Our Congregation, having originated in Germany in 1885, did not long delay in arriving in Brazil. Soon after our establishment in East Africa, we accepted the invitation to found a community in South America.
In December 1902, Mother Birgitta Korff, the Prioress General, received a letter from Abbot Gérard van Caloen OSB of the Olinda Monastery. Originally from Maredsous Monastery in Belgium, he greatly admired the missionary endeavors of Father Andreas Amrhein, our founder.
Abbot Gérard wrote, “It is our intention to dedicate ourselves to the missions among the Indian tribes in Brazil. We are already preparing our young monks for this missionary task. Therefore, we also need missionary sisters. To this end, it would be advisable that your congregation establish a community in Brazil, perhaps in one of the cities on the coast. I can offer you a large house and a beautiful old church in Olinda (originally the first Santa Casa de Misericórdia in Brazil). Itis a very old building, with few amenities, but very large and located in healthy surroundings, suitable for several different types of good works. The ocean view is magnificent.”
On June 29, 1903, eight sisters left Saint Ottilien, which, at that time, was the Motherhouse of the Congregation, since itwas only transferred to Tutzing in 1904. They arrived at the port of Recife on July 21.
Early on, Brazilian girls expressed the desire to join the Congregation. Already in 1908, Abbot Gérard suggested that the Congregation establish a novitiate in Olinda in order to prepare Brazilian sisters for future missionary work in his prelacy in Rio Branco, north of the Amazon River. On August 10, 1909, Mother General Birgitta Korff signed a document authorizing the establishment of a canonical novitiate “in foreign lands,” referring to Olinda. It was in this novitiate, the first of our Congregation outside Germany, that our first Brazilian Benedictine Missionary, Sister Brigida de Oliveira, prepared for her profession.
Just a few days after the sisters’ arrival in Brazil, already on August 3, 1903, the subprior, Father Wolgang, brought to the new community the first orphan, a very active 7-8 year-old child. With this child, an educational institute for orphans was born that grew into the School Academia Santa Gertrudes in 1912.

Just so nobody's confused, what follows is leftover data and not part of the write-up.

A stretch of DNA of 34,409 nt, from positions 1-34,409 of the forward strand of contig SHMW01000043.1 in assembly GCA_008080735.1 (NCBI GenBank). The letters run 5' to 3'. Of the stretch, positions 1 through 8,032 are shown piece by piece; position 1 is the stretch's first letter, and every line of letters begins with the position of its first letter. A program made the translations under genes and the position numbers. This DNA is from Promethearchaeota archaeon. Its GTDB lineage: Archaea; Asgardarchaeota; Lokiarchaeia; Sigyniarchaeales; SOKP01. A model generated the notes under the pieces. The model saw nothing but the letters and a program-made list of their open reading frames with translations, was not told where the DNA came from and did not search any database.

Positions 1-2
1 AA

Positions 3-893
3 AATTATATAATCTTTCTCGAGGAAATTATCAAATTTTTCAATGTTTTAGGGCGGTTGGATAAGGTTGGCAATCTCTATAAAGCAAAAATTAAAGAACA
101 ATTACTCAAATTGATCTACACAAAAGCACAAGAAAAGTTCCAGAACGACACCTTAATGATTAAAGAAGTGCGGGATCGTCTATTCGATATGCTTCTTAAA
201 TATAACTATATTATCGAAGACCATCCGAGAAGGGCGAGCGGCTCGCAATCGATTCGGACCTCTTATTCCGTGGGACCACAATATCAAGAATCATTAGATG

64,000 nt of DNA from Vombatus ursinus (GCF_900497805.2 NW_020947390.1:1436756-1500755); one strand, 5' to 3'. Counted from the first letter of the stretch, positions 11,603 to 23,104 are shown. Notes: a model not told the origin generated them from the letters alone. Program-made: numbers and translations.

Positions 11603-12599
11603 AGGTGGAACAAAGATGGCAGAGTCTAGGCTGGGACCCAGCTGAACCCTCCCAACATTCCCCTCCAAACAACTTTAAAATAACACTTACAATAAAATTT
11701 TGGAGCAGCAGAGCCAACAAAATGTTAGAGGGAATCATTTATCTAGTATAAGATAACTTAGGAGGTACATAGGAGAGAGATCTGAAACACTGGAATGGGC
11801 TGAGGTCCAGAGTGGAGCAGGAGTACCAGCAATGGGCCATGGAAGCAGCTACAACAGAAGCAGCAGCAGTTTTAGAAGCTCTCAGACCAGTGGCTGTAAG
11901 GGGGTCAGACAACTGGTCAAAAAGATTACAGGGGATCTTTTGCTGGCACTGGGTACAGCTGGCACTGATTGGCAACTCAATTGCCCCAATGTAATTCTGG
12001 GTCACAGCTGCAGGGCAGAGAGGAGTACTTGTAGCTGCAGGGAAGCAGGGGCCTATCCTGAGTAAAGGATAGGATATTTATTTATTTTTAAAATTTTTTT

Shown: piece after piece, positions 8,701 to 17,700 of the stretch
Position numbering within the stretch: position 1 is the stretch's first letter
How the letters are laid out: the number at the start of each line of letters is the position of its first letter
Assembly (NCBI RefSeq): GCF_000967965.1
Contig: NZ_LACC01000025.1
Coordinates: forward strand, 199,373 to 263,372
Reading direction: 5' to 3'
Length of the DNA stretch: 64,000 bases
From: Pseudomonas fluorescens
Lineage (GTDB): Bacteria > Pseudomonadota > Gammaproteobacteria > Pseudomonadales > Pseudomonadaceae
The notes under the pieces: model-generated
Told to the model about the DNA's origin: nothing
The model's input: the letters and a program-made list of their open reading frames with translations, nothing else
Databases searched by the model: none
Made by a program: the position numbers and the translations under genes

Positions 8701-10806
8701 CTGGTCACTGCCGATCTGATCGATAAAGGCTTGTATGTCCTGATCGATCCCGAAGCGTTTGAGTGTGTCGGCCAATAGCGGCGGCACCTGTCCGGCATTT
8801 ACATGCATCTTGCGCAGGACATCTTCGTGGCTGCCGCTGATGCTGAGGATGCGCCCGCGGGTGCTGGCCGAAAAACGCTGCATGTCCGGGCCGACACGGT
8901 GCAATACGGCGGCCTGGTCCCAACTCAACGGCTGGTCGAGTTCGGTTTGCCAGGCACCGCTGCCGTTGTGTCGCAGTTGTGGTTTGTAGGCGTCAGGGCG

After the founding of the first school, the education of children and of adolescents became a priority. In 1920, our sisters accepted an invitation to open a school in Caruaru, Colégio Sagrado Coração. To the present day, our school remains the only school administered by a religious order in that city, and it has always had a large number of students.
In 1943, right in the middle of World War II, this time in Recife, the Priory assumed another school, Colégio Nossa Senhora do Carmo, having bought it from Maria do Carmo Lins e Melo, who had founded the Catholic school in 1919. The school served the community for more than 90 years, before closing in 2011. By that time, the surrounding formerly residential neighborhood had been transformed into a commercial, business, hospital, and medical district. In 1955, the Colégio Imaculado Coração de Maria was founded in a new residential neighborhood of Olinda. Due to steady, incremental growth, today it is the Priory´s largest school.
In 1973 the College Faculdade de Ciências Humanas de Olinda (FACHO) was founded and installed in the same building as the Academia Santa Gertrudes, offering undergraduate degrees in education, psychology, and languages. Presently, it occupies itsown buildings, having expanded to include undergraduate degrees in nursing, business administration, and accounting.
Early on, the schools in the Olinda Priory were involved in social work in the poorest neighborhoods and in the slums/ shanty-towns. This work gave rise to Social/Community Centers and Missionary Centers. In the 1970s the social centers, Mizael Montenegro and St. José do Monte, began serving poor communities, with sisters in residence.
In 1968, for the first time, a community of four sisters started working in a parish with no resident parish priest in Porteiras, in the state of Ceará. The intention of the Priory was to form small itinerant communities to work with lay people in needy parishes so as to prepare them for social and pastoral leadership roles in the different sectors of their parish. In this way, the sisters would then be able to move on to another poor community. To date, in the diocese of Crato, in the state of Ceará, we have done this type of missionary work in four towns: Porteiras, Campos Sales, Lavras and Palestina. In the state of Pernambuco, in the diocese of Pesqueira, the community in Buique is on the forefront of evangelization efforts.
This year, the community in the parish of Malhada de Pedras, in the state of Bahia will be moving on, after having served there for 25 years. In the last two years, the parish had a semi-resident parish priest who was responsible for two parishes, alternating between them, week by week. In 2015, Malhada de Pedras will have a permanent resident priest. The community of sisters will then move on to another town, Lagoa Real, in the same diocese of Caetité, assuming responsibility for that parish which has no resident priest.
Since the beginning of the Priory, our sisters have cared also for the sick. However, it was only in 1970 that Saint Vicente de Paulo Hospital opened its doors in Barbalha, Ceará, in the diocese of Crato. It has become a large hospital, caring for as many as 1500 patients per day, in its service of an expanding geographical area with few health care workers. As a regional hospital, patients come to it from more than 50 surrounding towns and cities. It works in tandem with the governmental health care system.